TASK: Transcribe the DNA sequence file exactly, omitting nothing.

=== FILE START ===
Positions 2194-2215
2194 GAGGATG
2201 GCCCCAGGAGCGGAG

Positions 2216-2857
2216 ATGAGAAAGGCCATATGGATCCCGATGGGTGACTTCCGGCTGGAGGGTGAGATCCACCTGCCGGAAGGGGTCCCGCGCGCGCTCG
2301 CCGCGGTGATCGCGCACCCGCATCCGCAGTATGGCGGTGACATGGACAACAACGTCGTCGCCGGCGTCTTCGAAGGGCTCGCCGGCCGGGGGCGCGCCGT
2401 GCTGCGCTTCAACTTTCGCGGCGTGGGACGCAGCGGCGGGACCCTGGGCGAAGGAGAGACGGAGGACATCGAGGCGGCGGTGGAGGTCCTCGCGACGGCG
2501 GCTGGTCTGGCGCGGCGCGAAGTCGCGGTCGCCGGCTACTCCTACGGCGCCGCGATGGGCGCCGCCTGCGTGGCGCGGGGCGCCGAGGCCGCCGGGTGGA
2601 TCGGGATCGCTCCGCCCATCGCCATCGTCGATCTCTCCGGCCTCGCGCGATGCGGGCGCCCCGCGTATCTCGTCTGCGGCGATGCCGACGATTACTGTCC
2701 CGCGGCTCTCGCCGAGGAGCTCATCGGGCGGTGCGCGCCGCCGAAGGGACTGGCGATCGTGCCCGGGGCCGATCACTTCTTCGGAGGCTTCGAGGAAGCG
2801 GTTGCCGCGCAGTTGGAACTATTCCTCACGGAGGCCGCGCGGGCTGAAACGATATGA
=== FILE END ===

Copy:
Positions 2194-2215
2194 GAGGATG
2201 GCCCCAGGAGCGGAG

Positions 2216-2857
2216 ATGAGAAAGGCCATATGGATCCCGATGGGTGACTTCCGGCTGGAGGGTGAGATCCACCTGCCGGAAGGGGTCCCGCGCGCGCTCG
2301 CCGCGGTGATCGCGCACCCGCATCCGCAGTATGGCGGTGACATGGACAACAACGTCGTCGCCGGCGTCTTCGAAGGGCTCGCCGGCCGGGGGCGCGCCGT
2401 GCTGCGCTTCAACTTTCGCGGCGTGGGACGCAGCGGCGGGACCCTGGGCGAAGGAGAGACGGAGGACATCGAGGCGGCGGTGGAGGTCCTCGCGACGGCG
2501 GCTGGTCTGGCGCGGCGCGAAGTCGCGGTCGCCGGCTACTCCTACGGCGCCGCGATGGGCGCCGCCTGCGTGGCGCGGGGCGCCGAGGCCGCCGGGTGGA
2601 TCGGGATCGCTCCGCCCATCGCCATCGTCGATCTCTCCGGCCTCGCGCGATGCGGGCGCCCCGCGTATCTCGTCTGCGGCGATGCCGACGATTACTGTCC
2701 CGCGGCTCTCGCCGAGGAGCTCATCGGGCGGTGCGCGCCGCCGAAGGGACTGGCGATCGTGCCCGGGGCCGATCACTTCTTCGGAGGCTTCGAGGAAGCG
2801 GTTGCCGCGCAGTTGGAACTATTCCTCACGGAGGCCGCGCGGGCTGAAACGATATGA